The language is strained and might not translate well. The conclusion is that the mind has no definite structure before it thinks, like a central nervous system that is first assembled and then put to work. Perception is reception and so is incompatible with possession, and so if intellect possessed any form or actuality it could not perceive form or actuality as such.

4.) To read 4 as an account of the potential intellect misses the point of the chapter and makes the whole presentation very un-aristotelian. He is not trying to discuss supposedly passive intellect before ever speaking of intellect simply but to speak of the fundamental nature of the intellect by comparing it to sensation as a perceptive power and seeing the peculiar object of intellect as requiring intellect to have no actual structure before it thinks.

5.) No actual structure before it thinks. This is the core teaching of III.4, and the claim is so bizarre and unassimilable that it goes unnoticed. True, there is talk of an intellect as possible, but the stress is always that it is possible to all things or to actuality as such, and so can have no finite structure. Aristotle then drives this point home with supplemental dialectical arguments against intellective corporeality, each of which draws out a new element in intellective immateriality.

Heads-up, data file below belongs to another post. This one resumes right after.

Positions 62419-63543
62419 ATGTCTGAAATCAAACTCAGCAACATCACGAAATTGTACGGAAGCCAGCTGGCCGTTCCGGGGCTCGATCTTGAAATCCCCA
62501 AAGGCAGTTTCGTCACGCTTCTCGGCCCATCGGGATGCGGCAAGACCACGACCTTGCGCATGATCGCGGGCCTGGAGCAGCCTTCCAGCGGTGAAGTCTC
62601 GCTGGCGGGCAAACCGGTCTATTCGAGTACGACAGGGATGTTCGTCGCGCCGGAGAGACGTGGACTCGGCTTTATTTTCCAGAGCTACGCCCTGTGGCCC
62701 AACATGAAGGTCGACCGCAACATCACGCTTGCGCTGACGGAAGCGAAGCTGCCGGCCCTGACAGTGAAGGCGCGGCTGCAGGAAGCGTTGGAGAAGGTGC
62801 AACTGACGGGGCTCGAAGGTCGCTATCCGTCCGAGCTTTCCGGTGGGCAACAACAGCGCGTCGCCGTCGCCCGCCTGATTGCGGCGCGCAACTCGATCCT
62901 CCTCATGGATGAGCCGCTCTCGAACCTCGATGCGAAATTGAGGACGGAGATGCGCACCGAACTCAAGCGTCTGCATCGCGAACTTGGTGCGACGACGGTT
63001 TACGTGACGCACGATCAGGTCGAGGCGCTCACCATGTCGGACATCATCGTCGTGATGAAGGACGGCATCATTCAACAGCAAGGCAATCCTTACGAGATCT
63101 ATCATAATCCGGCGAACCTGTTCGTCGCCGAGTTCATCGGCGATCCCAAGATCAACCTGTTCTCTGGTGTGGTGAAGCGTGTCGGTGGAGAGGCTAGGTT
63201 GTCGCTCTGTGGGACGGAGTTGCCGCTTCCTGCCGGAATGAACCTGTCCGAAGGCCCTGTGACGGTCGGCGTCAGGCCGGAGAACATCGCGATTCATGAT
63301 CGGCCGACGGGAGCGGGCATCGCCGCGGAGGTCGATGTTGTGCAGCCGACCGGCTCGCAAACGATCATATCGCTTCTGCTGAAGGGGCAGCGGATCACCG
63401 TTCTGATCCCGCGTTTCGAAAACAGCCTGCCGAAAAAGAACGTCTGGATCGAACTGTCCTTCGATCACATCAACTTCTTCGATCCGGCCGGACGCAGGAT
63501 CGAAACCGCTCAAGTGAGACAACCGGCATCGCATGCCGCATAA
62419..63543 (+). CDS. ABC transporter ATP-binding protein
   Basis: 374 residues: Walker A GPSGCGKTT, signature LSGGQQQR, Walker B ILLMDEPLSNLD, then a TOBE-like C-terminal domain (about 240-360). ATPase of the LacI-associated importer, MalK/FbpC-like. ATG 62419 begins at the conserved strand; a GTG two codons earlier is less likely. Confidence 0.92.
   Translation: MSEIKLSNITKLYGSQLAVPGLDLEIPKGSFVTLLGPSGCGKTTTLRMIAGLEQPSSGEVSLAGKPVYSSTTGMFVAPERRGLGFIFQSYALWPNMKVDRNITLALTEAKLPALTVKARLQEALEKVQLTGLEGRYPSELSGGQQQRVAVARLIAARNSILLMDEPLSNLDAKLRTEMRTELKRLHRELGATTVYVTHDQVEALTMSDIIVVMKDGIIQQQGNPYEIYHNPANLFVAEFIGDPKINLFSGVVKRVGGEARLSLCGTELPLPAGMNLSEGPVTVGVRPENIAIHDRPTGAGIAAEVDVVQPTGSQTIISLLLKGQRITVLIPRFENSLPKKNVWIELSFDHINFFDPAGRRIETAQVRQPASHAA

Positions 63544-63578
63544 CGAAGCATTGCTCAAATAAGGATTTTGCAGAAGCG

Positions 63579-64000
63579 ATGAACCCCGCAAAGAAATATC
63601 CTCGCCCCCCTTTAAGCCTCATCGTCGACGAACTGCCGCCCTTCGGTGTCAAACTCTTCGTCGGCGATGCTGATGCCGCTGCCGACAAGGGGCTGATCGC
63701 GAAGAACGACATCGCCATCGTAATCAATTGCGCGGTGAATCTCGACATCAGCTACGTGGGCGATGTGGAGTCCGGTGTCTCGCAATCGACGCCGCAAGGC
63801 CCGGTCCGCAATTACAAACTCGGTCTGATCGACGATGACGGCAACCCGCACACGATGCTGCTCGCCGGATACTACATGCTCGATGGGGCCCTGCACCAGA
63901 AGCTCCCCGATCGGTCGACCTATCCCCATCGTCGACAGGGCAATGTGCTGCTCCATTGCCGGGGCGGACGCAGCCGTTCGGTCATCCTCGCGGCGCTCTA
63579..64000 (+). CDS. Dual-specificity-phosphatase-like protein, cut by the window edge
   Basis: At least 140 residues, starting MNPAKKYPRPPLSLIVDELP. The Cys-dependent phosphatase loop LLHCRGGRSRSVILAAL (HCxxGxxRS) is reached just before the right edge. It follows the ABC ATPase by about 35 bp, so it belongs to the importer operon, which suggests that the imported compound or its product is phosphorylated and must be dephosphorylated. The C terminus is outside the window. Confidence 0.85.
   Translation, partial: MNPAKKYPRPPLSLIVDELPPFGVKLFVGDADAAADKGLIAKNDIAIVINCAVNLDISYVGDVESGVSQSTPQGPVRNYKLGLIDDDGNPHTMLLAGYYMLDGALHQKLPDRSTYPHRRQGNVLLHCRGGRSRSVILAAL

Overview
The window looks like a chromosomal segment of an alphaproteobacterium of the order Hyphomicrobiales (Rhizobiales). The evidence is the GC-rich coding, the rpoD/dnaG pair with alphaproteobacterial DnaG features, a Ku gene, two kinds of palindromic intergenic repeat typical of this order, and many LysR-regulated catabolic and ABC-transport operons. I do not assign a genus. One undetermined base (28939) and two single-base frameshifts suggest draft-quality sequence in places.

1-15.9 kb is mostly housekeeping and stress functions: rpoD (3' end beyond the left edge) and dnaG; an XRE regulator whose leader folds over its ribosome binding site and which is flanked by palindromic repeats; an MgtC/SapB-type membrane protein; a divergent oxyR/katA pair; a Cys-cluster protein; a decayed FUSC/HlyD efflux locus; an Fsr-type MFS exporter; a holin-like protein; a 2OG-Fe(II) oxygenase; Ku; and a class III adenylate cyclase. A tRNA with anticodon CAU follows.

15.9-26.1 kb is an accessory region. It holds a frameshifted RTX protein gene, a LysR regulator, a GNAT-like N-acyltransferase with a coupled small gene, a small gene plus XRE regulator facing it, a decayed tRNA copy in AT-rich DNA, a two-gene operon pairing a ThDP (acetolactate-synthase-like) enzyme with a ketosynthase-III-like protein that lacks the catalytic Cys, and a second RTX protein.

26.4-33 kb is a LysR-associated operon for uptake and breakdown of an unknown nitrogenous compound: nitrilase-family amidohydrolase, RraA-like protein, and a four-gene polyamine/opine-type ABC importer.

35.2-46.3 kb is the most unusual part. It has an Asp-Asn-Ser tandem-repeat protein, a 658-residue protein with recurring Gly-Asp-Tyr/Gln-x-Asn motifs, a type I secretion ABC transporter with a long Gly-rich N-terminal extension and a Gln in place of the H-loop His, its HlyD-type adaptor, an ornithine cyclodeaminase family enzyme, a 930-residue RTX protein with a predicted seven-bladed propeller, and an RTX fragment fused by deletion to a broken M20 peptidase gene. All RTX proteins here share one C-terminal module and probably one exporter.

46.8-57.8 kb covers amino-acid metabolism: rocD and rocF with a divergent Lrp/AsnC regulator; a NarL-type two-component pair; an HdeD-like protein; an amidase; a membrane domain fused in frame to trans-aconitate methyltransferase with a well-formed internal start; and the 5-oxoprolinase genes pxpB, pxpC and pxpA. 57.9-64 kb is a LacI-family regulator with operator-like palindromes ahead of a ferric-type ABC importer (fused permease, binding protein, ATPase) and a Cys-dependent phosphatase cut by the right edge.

6.) I suspect that if we thanked Aristotle for dividing potential from agent intellects in III. 4 and 5 he would be baffled and ask us what we were reading. He, I suspect, simply wanted to discuss the nature of nous, first by an analogy to sensation and perception, and then by a different analogy in c. 5. More on this next analogy later.

7.) So how should one read what looks like a obvious proof text for two intellects?

These distinct elements [becoming and agency] must likewise be found within the soul.

And in fact mind as we have described it is what it is what it is by virtue of becoming all things, while there is another which is what it is by virtue of making all things.

More on this later too.